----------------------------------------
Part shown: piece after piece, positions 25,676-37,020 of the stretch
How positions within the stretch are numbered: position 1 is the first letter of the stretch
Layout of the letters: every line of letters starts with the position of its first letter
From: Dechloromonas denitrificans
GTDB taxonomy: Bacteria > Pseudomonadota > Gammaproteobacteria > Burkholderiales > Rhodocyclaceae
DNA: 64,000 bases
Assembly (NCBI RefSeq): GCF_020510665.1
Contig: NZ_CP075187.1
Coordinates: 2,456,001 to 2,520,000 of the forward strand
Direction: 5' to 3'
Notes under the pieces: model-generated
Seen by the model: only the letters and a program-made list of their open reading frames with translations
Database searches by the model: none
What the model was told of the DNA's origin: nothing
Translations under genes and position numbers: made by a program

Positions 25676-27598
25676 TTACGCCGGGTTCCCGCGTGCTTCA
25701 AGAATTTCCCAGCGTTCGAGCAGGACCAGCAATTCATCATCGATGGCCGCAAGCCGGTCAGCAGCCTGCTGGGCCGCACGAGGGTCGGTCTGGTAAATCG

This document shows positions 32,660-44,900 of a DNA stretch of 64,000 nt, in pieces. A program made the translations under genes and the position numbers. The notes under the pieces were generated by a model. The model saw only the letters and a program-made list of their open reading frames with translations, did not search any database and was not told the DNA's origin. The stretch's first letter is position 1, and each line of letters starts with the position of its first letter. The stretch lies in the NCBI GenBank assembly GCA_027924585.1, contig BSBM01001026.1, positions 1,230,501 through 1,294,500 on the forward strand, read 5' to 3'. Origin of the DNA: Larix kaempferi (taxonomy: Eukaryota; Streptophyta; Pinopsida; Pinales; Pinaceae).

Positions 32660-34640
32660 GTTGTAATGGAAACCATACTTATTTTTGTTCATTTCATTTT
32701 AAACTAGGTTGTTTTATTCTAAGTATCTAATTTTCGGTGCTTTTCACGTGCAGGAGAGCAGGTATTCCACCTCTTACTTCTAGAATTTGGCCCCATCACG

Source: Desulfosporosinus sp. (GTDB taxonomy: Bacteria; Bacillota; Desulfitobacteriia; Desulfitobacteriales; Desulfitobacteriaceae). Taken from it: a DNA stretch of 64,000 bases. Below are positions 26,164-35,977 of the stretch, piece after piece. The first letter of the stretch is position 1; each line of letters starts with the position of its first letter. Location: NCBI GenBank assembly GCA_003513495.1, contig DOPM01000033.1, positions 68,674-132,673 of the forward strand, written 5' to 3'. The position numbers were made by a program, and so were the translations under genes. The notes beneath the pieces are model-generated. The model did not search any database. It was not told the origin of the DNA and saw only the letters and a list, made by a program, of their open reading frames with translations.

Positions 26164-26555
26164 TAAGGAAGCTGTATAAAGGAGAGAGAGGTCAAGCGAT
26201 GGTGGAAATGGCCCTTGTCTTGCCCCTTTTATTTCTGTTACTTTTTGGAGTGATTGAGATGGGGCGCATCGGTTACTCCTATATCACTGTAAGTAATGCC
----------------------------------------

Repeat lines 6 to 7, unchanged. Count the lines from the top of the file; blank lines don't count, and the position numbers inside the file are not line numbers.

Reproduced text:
DNA: 64,000 bases
Assembly (NCBI RefSeq): GCF_020510665.1